Would definitely recommend if you're in the fantasy/romance mood with a slightly sinister edge - I'll certainly be picking up the next one!
It's not bad, but could have been so much more. The main character has a gift that causes her to do extreme things at the beginning of the book, and it looked like the story was going to centre around reality and insanity. This was a good thing - I was interested and motivated to read on. However, when transplanted into the city and the palace the whole thing reverted to a story centred around romance and political intrigue. The madness and emotional drive of the story relegated to the back seat, making occasional and vague contributions to the story. I finished it, but in the same way one continues to chew gum when out loses it's flavour. Given that this was £8:00+ I am disappointed that I took the risk.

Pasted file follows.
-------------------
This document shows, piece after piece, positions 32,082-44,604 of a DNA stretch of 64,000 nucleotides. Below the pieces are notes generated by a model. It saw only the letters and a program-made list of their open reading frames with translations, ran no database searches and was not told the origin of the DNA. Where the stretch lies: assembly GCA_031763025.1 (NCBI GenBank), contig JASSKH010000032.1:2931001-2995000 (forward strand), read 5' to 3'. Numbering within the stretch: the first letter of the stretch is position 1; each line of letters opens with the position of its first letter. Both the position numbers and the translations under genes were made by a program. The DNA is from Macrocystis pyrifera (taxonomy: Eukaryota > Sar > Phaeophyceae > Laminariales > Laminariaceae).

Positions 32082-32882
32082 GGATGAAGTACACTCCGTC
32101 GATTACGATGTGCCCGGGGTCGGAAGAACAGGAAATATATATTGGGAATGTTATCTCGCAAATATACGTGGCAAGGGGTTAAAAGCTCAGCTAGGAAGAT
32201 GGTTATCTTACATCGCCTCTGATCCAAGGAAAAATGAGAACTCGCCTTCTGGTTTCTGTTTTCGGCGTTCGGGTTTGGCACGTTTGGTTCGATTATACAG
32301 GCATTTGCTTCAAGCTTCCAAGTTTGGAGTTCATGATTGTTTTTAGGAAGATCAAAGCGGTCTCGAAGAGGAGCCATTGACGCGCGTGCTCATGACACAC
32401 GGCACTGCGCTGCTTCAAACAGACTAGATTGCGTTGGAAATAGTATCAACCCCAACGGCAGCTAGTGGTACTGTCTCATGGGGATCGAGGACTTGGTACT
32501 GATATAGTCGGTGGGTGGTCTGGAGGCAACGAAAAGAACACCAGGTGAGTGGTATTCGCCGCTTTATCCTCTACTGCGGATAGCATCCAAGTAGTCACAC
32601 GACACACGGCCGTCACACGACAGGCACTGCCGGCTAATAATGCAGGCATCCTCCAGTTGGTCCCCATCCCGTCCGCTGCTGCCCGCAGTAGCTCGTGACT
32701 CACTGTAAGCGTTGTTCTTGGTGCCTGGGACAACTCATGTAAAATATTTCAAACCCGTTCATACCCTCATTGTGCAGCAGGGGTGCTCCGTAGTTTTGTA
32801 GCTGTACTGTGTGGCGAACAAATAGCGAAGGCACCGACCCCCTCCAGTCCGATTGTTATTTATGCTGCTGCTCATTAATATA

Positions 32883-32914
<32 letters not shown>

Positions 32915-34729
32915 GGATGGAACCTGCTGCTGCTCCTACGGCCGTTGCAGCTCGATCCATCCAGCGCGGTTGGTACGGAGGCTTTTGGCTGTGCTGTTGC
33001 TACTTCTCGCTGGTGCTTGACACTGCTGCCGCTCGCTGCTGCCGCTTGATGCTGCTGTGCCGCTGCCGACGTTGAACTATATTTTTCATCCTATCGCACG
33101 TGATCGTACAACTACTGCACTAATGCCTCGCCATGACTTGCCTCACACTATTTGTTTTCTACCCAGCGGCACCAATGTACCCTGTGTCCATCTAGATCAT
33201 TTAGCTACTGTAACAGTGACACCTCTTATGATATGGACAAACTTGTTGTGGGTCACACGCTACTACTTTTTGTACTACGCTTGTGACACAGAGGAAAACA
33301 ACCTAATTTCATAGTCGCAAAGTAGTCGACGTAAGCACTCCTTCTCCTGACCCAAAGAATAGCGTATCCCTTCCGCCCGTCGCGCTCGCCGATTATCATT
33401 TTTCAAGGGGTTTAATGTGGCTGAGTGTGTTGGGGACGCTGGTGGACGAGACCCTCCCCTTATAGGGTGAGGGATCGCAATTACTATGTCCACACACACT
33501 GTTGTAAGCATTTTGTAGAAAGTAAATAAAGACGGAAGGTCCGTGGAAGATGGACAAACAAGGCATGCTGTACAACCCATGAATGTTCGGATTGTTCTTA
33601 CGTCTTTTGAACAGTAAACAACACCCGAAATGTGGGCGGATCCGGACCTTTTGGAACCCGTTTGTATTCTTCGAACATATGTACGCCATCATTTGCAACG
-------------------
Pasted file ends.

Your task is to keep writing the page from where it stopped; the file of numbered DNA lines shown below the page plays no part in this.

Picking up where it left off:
This is my top book of the year. I just finished it last night- unable to put it down, terrified that I would hate the ending- but I didn't. The book starts out with heavy, fast-paced scenes and then slows down. It begins to build from there. Complex, multi-layered characters are drawn and begin to build slowly. They are so well-written, you understand them- their pain, their motivations, their actions. I loved Sonya's character growth throughout the story. How broken she feels in the beginning, and how she finds herself and her strength at the end. I loved the characters of both of the brothers. The author makes us truly understand who they are and what has made them that way. You can feel Why Sonya is drawn to each of them. In the end, the romance is beautifully done and- right. I don't want to give too much away but- some of those moments will stay with me for a long time. I only have two criticisms- this book is nothing like Red Queen- I can see why one would draw similarities- but that book I Hated because there was no character growth- only a bland heroine who just sets herself up to be betrayed horribly- and she is. This is Not that book! The other criticism I have is that there will be a sequel, that this is a trilogy. The ending was too perfect here- I will not read a sequel!